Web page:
Should There Be Less Interest in Interest Rate Volatility?

Yesterday evening, I had the opportunity to attend a lecture by Lord Mervyn King, Governor of the Bank of England from 2003 to 2013. He is currently a Professor at NYU Stern where I am an Adjunct Professor, teaching private wealth management to MBAs.

During the question and answer session with faculty and grad students, the topic of current central bank interest rate strategy came up. He noted that standard economic theory states that growth can be stimulated through low interest rates. Professor King then made the astute observation that if low rates for the last eight years have not generated significant growth, maybe low interest rates are no longer the solution.


He finished his off-the-record remarks by hypothesizing that maybe if the Fed announced that they would raise short term rates back to normal levels because the economy is growing, investors would gain confidence in the future and increase spending.

Professor King’s comments highlighted the importance of melding economic theory with consumer behavior, which is often influenced by emotions.


Since last Friday, there have been a number of up and down days in the stock and bond markets. Some of that volatility has been attributed to changing views on whether the U.S. Federal Reserve will increase short term interest rates this month.

Trying to profit from guessing at what the Fed will do is speculation, not investing.

The timing of a change in short term rates is uncertain, as is the impact on financial markets. Interest rates for intermediate and long term bonds may increase. U.S. stock prices may appreciate if investors perceive the increase as a positive signal that the economy is growing. It is also conceivable that stock markets will fall as higher interest rates increase the attractiveness of bonds and cash.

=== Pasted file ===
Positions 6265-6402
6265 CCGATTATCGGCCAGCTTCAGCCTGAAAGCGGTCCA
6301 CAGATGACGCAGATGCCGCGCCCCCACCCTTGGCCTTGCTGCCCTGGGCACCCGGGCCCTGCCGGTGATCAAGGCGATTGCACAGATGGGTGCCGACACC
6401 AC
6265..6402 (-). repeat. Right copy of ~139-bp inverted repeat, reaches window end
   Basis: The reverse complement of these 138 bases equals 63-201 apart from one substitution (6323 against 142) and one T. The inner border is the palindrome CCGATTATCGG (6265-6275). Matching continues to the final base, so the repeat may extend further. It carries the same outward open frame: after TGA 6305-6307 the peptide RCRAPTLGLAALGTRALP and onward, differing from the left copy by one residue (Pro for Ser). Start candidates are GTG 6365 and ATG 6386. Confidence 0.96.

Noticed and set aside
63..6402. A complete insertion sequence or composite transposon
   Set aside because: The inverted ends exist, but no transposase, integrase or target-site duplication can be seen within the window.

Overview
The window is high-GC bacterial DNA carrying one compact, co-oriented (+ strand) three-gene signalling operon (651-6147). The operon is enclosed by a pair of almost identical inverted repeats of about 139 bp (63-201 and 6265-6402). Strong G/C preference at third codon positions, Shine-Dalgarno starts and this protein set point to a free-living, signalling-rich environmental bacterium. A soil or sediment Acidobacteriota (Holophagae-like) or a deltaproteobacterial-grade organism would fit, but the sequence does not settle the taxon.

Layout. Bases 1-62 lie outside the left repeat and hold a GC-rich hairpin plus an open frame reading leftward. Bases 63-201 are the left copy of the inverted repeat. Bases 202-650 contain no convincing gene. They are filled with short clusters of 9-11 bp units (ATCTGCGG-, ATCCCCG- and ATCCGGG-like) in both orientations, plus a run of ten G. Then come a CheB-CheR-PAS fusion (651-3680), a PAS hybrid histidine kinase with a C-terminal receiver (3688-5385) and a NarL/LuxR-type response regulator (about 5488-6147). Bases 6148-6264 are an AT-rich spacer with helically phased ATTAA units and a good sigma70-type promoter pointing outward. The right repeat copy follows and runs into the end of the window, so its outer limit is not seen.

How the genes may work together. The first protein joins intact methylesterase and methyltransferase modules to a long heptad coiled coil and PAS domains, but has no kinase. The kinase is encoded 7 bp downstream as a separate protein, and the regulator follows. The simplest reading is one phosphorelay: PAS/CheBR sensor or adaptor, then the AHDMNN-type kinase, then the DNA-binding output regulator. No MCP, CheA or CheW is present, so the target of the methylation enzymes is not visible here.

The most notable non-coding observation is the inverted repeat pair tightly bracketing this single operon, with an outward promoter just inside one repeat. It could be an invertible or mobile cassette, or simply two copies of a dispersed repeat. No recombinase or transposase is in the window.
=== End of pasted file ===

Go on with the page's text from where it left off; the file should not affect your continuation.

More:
In uncertain times, long term investors benefit by continuing to match their investment strategy to their long term financial goals.

Lex Zaharoff, CFA

Lex joined HTG in 2014. With over 40 years of experience advising wealthy families at four major private banks, Lex provides clients with a unique perspective on the art and the science of investing to achieve one’s financial goals.

As Adjunct Professor of Finance at NYU’s Stern School of Business, Lex teaches the MBA course on wealth management. He has a BSE from Princeton University and an MBA from Harvard Business School.
The information provided is for educational and informational purposes only and does not constitute investment advice and it should not be relied on as such. It should not be considered a solicitation to buy or an offer to sell a security. It does not take into account any investor’s particular investment objectives, strategies, tax status or investment horizon. You should consult your attorney or tax advisor.
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